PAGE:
Mikta who? Covid-19 injects five ‘middle power’ countries with new sense of purpose
- A group representing Mexico, Indonesia, South Korea, Turkey and Australia may have finally found its true purpose: leading the global coronavirus battle
- With countries like the US, China and Russia not signing the WHO initiative to provide equitable access to vaccines, Mikta is expected to fill the breach
In an alphabet soup of informal multilateral groupings that have sprung up since the Soviet Union and the US ended their Cold War, Mikta hardly rings a bell for most people.
Agreeing that Mikta has fallen short on fulfilling its vision partly due to a lack of strategic intent, Caitlin Byrne, the director of the Griffith Asia Institute, said the group’s global impact is “just not clear”, given the questions surrounding what its very different member nations have in common.
Evi Fitriani, an associate professor of international relations at the University of Indonesia, said that competing regional groupings such as Asean also pose a challenge to the continued relevance of Mikta.
During a video conference at the United Nations last month, South Korean President Moon Jae-in said the international community should work together to ensure that developing countries have equal access to Covid-19 vaccines and therapeutic drugs. At another event organised by South Korea’s foreign affairs ministry, analysts said Mikta would be the perfect body to lead the charge.
Analysts at the event said that given the growing strategic rivalry between the United States and China, Mikta can play a bigger role in promoting multilateral cooperation in global health governance as well as ensuring the fair and inclusive distribution of a Covid vaccine. The dialogue followed an online meeting in July of Mikta foreign ministers, who discussed ways to combat the novel coronavirus.
Byrne, the Griffith University professor, said that in view of weaknesses in global health governance, the Covid pandemic has given Mikta a strategic opportunity “to prioritise global health governance as its primary focus”.
In recent months, many in the international community have agreed that Covid-19 has exposed a global failure in public health partly due to underinvestment, poor infrastructure and weak capabilities, but also because of geopolitics.
Choi Hyunjin, an associate professor of political science at South Korea’s Kyung Hee University, said that in view of what is generally perceived as “vaccine hoarding and diplomacy” around the world, it appears unlikely that major countries will ensure a fair allocation of vaccines given their nature as private, not public, goods.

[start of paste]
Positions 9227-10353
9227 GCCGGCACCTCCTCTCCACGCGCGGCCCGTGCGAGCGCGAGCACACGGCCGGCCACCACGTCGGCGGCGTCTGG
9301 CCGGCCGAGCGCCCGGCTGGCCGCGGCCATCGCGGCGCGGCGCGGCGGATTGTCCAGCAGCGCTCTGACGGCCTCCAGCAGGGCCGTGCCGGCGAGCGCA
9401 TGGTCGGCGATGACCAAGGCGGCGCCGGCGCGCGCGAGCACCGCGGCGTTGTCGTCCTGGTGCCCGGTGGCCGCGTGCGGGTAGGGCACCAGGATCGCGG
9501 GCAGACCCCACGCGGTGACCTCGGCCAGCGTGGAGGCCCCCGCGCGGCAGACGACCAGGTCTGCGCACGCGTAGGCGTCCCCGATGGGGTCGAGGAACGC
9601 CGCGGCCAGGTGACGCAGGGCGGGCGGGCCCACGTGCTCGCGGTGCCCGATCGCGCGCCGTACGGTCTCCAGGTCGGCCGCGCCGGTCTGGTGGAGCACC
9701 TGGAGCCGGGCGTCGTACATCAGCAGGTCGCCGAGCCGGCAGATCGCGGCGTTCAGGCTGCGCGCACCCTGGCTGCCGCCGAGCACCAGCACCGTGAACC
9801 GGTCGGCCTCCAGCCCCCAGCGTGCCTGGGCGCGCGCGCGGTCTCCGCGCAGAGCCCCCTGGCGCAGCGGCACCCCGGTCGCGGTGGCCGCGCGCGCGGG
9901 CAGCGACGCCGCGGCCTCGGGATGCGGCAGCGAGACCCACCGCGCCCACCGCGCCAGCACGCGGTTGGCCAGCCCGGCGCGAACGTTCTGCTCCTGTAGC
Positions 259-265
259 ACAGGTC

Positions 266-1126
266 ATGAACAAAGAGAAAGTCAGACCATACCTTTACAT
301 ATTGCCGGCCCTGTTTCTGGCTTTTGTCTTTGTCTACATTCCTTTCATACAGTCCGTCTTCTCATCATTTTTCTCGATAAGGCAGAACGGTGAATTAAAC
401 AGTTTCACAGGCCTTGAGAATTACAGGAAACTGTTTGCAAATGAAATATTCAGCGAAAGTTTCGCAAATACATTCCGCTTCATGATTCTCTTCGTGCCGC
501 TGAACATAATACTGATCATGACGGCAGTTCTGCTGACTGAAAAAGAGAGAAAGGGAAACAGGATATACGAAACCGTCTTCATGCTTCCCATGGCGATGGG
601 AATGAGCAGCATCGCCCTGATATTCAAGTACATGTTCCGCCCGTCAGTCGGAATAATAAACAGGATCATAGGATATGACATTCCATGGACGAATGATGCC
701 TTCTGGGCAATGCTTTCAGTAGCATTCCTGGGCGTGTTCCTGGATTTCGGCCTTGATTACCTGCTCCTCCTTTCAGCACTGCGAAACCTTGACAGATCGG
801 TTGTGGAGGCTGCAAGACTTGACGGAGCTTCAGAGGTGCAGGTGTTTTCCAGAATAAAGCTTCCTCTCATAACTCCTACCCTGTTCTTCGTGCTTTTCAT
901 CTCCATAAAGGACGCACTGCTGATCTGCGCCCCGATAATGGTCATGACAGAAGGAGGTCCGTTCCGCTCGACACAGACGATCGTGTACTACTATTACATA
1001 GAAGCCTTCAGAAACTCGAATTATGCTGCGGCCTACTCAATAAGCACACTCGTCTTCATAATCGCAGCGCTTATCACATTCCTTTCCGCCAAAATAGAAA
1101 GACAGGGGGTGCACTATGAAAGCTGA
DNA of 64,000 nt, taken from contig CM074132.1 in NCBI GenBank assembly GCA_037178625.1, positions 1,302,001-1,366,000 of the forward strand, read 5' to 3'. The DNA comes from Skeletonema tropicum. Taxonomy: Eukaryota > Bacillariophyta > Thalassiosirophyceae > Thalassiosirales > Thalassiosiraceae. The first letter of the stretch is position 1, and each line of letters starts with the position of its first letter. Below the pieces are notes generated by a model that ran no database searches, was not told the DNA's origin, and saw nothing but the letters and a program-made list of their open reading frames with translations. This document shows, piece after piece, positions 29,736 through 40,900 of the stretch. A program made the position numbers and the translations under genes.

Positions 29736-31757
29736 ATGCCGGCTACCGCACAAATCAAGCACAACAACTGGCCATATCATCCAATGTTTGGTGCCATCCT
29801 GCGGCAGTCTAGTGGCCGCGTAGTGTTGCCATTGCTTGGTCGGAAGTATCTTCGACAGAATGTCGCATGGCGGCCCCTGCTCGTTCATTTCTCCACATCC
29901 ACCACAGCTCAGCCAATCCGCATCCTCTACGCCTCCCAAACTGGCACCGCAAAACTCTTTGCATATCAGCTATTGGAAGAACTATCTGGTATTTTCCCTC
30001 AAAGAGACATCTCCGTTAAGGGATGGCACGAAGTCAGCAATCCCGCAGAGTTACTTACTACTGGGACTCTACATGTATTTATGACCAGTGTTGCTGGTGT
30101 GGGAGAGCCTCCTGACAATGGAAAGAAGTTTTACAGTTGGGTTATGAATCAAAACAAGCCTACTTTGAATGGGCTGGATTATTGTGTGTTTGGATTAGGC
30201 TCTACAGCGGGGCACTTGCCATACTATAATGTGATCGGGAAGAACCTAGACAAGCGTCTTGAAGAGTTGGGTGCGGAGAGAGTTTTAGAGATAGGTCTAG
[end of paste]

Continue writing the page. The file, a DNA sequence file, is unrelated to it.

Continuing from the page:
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Fitriani said this can be done through greater research and collaboration among the signatory countries, with the middle powers such as those represented in Mikta stepping in to lead the way when the superpowers bow out.
Byrne said that given the diverse experience and different responses of Mikta countries in tackling the pandemic, these experiences on testing and tracing can be shared among themselves and elsewhere.
Mikta’s burgeoning role in the area of global health governance and vaccine diplomacy means additional funding will be needed. Robert J. Fouser, a columnist for the South Korean English-language daily Korea Herald, said Mikta countries do not have enough financial power to support an expanded role.
“They can, however, work with more influential countries or organisations such as the Bill and Melinda Gates Foundation,” Fouser suggested, adding that substantial progress on health governance will depend on cooperation among major powers such as the US, China, and the EU. “These countries form the core of the global economy and dominant medical and pharmaceutical research.”
There is also the question of Mikta’s longer-term relevance.
Robertson, the Yonsei University professor, said the pandemic has increased the executive role in foreign policy while reducing support for medium-term relationship-building platforms such as Mikta. He compared Covid-19 to the immediate crisis decision-making responses following the September 11 attacks, which necessitated greater executive control over foreign policy.
He added that, as with terrorism, the threat from pandemic disease may never fully disappear, meaning decision-making practices passed over to the executive are likely to remain there.
The pandemic “has brought out dissatisfaction with global governance, which means less support for less effective platforms, such as Mikta”, he said.
Byrne said that even though Mikta has often been criticised for lacking in focus, it still serves as a useful cross-regional consultative and dialogue platform among foreign ministers, senior officials and academics.
As for middle powers such as Australia, Byrne added that the capacity to work through multiple diplomatic networks like Mikta is increasingly important. She added that the grouping should not be seen as replacing or duplicating other platforms, but rather as a complementary channel in building cooperation, and leveraging influence on shared interests.